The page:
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A B C D E F G H I J K L M N O P Q R S T U V Y Z LE=Legal Environment PE=Political Environment EE=Economic Environment Afghanistan Not Free LE: 21 PE: 28 EE: 20 Total Score: 69 The environment for Afghanistan's fledgling media worsened slightly in 2005 as journalists faced an increase in attacks and legal harassment during the year.
Many independent media outlets are hampered by a lack of revenue.
Publishers and media owners tend to dictate editorial policy based on political and economic affiliations, which, together with the employment insecurity journalists face, nurtures a culture of self-censorship.
Algerian courts are subject to government pressure when adjudicating cases of libel and related offenses.
Free expression was dealt another blow in 2006 as a result of President Abdelaziz Bouteflikas plan for national reconciliation after the civil conflict of the 1990s.
In the country's underdeveloped economic environment, the majority of media outlets remain dependent on the state, political parties, or international donors for financial support.
However, in September 2004 the first independent radio station supported entirely by private sector funds was inaugurated in Ghazni province.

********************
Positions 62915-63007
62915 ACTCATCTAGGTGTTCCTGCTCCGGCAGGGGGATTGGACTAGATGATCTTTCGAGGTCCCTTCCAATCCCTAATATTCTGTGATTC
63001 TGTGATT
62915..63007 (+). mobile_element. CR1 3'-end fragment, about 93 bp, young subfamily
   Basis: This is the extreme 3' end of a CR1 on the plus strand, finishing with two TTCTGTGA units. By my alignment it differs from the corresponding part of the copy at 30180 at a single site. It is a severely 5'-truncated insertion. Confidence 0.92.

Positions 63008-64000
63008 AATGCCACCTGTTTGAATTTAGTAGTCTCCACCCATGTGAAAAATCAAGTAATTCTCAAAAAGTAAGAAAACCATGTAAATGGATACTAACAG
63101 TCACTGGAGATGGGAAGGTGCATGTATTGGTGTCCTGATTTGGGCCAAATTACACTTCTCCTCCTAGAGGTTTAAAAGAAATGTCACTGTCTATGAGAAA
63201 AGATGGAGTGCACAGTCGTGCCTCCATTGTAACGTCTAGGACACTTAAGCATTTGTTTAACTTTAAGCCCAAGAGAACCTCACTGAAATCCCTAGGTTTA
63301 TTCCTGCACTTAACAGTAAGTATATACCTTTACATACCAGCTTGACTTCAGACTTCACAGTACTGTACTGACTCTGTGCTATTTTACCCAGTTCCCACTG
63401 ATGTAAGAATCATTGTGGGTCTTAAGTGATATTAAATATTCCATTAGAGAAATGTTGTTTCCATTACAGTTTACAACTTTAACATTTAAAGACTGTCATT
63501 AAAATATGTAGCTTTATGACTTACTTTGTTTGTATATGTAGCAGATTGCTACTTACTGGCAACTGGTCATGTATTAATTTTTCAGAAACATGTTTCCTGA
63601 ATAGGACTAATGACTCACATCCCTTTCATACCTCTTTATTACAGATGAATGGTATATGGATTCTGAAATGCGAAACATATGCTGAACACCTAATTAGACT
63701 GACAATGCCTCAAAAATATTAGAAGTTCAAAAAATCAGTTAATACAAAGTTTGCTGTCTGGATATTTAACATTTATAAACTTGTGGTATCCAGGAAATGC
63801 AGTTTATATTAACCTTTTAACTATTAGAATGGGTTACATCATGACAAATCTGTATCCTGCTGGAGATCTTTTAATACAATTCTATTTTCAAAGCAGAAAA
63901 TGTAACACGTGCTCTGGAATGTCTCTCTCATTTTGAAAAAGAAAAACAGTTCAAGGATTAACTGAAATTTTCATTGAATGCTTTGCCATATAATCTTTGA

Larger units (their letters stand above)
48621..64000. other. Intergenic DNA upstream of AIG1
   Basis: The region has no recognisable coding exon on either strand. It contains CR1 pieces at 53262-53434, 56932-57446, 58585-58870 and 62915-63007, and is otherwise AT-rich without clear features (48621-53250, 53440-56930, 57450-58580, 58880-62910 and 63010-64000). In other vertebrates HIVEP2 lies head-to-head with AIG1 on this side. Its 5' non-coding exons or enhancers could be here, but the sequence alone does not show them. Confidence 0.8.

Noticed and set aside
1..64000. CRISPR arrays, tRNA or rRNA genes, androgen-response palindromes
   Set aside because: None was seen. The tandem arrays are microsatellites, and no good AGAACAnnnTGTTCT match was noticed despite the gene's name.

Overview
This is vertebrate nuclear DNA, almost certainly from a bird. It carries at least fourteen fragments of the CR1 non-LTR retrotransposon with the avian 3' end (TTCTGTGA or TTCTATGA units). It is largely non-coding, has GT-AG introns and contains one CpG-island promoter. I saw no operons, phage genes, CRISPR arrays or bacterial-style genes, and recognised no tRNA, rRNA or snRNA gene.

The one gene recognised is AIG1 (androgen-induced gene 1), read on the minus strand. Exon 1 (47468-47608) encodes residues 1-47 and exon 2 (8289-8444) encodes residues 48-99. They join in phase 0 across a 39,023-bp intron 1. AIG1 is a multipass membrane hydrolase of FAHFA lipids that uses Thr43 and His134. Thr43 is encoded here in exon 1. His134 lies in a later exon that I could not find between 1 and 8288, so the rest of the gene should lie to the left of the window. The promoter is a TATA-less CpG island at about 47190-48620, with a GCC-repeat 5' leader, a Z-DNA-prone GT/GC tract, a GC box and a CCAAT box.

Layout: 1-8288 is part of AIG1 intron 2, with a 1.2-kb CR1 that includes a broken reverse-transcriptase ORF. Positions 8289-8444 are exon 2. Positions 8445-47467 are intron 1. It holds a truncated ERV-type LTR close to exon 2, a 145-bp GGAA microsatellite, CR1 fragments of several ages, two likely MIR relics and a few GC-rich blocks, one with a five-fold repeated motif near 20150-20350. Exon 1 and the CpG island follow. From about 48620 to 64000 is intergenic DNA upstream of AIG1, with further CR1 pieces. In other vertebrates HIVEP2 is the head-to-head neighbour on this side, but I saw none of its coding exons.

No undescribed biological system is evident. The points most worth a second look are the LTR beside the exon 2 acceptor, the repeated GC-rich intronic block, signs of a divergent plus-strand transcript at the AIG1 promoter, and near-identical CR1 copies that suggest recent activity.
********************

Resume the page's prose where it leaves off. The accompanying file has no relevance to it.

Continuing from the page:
International radio broadcasts in Dari or Pashto, such the BBC, VOA, Radio Liberty, and Radio Free Afghanistan, remain a key source of information for many Afghans.Religious conservatives also targeted the progressive Tolo TV, which had been criticized by clerics for airing programs that "oppose Islam and national values." In May, a popular female television presenter who had worked at Tolo was murdered, possibly by family members who did not approve job, and other program hosts received threats or were forced off the air, according to the Committee to Protect Journalists.Although registration requirements remain in place, authorities have granted more than 250 publications licenses, and several dozen private radio stations and eight television stations are now broadcasting, with the expansion of independent print and broadcast outlets continuing in 2005.In September, an investigative television show aired recorded conversations in which a government official appeared to pressure two nephews of President Alfred Moisiu to convince their uncle to fire the attorney general, whom Berisha has accused of corruption in a politically charged standoff.Albania has 66 private television stations, at least 45 private radio stations, and roughly 200 print publications in circulation.